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appear arms asked beautiful become believe called carried cause character church close course death effect England English existence expression eyes fact father feeling force French give given hand head heart hope human hundred idea interest Italy kind king lady land least leave less letter light living look Lord manner means ment mind nature never object once passed perhaps person poet political poor position possessed present question reason received remained remarkable respect round seems seen side soon speak spirit success taken things thought thousand tion took true turn whole wish write young
Page 466 - I know my course. The spirit that I have seen May be the devil : and the devil hath power To assume a pleasing shape; yea, and perhaps Out of my weakness and my melancholy, — As he is very potent with such spirits, — Abuses me to damn me: I'll have grounds More relative than this: — the play's the thing Wherein I'll catch the conscience of the king.
Page 466 - What a piece of work is a man! how noble in reason! how infinite in faculty! in form and moving how express and admirable! in action how like an angel! in apprehension how like a god! the beauty of the world! the paragon of animals! And yet, to me, what is this quintessence of dust? man delights not me; no, nor woman neither, though by your smiling you seem to say so.
Page 468 - I returned, and saw under the sun; that the race is not to the swift, nor the battle to the strong, neither yet bread to the wise, nor yet riches to men of understanding, nor yet favour to men of skill ; but time and chance happeneth to them all.
Page 60 - I will greatly rejoice in the Lord, my soul shall be joyful in my God; for he hath clothed me with the garment of salvation, he hath covered me with the robe of righteousness, as a bridegroom decketh himself with ornaments, and as a bride adorneth herself with jewels.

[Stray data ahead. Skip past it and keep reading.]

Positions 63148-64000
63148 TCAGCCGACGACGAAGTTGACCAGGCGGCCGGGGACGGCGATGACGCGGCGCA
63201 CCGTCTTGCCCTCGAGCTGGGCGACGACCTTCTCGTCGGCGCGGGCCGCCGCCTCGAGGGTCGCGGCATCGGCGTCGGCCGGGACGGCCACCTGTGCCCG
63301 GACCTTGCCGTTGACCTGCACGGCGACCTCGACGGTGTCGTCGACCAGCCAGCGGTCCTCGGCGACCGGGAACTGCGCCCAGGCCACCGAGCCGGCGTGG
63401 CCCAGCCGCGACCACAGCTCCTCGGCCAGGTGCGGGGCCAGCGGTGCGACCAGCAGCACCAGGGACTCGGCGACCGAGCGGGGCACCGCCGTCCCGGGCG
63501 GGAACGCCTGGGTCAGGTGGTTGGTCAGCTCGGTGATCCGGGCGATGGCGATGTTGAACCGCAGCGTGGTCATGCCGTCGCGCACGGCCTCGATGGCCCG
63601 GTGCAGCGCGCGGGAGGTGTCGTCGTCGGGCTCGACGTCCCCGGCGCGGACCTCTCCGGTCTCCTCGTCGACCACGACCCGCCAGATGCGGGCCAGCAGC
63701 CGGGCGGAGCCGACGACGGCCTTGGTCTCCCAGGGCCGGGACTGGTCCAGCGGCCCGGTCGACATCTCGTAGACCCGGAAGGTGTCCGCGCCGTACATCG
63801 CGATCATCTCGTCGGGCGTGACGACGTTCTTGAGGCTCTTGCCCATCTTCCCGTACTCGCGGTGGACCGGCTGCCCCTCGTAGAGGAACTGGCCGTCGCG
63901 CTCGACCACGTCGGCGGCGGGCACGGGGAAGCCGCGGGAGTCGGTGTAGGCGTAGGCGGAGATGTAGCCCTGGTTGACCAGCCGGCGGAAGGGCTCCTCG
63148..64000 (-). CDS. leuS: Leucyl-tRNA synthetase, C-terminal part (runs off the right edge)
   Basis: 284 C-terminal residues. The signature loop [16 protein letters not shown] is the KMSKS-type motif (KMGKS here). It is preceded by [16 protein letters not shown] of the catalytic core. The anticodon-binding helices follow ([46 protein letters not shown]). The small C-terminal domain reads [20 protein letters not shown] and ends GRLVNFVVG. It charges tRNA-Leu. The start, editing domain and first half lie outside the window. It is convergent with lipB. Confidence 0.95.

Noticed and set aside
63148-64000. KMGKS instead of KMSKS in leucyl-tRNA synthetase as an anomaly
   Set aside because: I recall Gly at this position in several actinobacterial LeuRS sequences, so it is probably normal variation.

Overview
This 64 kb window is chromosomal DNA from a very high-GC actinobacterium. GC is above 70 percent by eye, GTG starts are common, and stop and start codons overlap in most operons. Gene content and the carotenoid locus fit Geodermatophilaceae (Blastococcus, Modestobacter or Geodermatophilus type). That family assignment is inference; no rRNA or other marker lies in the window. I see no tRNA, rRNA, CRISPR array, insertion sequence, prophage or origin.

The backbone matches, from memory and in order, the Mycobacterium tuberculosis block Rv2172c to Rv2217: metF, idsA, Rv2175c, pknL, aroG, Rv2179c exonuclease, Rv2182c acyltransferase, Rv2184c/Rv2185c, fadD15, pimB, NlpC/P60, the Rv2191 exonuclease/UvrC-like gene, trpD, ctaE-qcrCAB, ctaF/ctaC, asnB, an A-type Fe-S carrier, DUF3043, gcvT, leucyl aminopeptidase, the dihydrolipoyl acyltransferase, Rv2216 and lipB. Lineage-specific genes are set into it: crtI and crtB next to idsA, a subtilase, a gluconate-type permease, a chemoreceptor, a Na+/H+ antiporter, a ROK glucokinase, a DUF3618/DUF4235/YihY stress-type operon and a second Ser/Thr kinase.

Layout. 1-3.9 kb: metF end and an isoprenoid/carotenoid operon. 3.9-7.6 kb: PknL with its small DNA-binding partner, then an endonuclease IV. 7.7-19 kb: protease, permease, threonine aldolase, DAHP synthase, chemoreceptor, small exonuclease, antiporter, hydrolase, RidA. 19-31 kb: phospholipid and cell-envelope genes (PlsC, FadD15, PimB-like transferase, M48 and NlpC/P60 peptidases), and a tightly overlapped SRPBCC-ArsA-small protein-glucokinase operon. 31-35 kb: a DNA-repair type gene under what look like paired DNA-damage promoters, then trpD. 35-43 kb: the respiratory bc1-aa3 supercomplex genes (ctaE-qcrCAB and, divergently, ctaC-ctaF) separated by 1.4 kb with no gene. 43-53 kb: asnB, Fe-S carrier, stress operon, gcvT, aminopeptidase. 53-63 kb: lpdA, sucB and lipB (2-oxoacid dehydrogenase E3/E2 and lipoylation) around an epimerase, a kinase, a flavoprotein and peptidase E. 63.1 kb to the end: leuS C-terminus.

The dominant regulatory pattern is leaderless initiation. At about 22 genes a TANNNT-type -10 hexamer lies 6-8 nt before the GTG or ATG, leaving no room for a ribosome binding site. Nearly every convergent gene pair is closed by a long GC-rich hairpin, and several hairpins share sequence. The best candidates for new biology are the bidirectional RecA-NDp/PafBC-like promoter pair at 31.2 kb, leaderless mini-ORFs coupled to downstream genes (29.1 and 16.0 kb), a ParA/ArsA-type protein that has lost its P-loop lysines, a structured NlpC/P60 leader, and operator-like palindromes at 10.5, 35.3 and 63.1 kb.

Page 426 - There was a rustling that seemed like a bustling Of merry crowds justling at pitching and hustling, Small feet were pattering, wooden shoes clattering, Little hands clapping and little tongues chattering, And like fowls in a farmyard when barley is scattering, Out came the children running : All the little boys and girls, With rosy cheeks and flaxen curls, And sparkling eyes and teeth like pearls, Tripping and skipping ran merrily after The wonderful music with shouting and laughter.
Page 281 - A sight so touching in its majesty: This city now doth, like a garment, wear The beauty of the morning; silent, bare Ships, towers, domes, theatres. and temples lie Open unto the fields and to the sky; All bright and glittering in the smokeless air. Never did sun more beautifully steep In his first splendour, valley, rock, or hill; Ne'er saw I, never felt, a calm so deep! The river glideth at his own sweet will: Dear God! the very houses seem asleep; And all that mighty heart is lying still!
Page 63 - Even unto them will I give in mine house and within my walls A place and a name better than of sons and of daughters : I will give them an everlasting name, that shall not be cut off.
Page 211 - O ! th' exceeding grace Of highest God, that loves his creatures so, And all his works with mercy doth embrace, That blessed angels he sends to and fro, To serve to wicked man, to serve his wicked foe...
Page 470 - I have heard That guilty creatures, sitting at a play, Have by the very cunning of the scene Been struck so to the soul that presently They have proclaim'd their malefactions; For murder, though it have no tongue, will speak With most miraculous organ.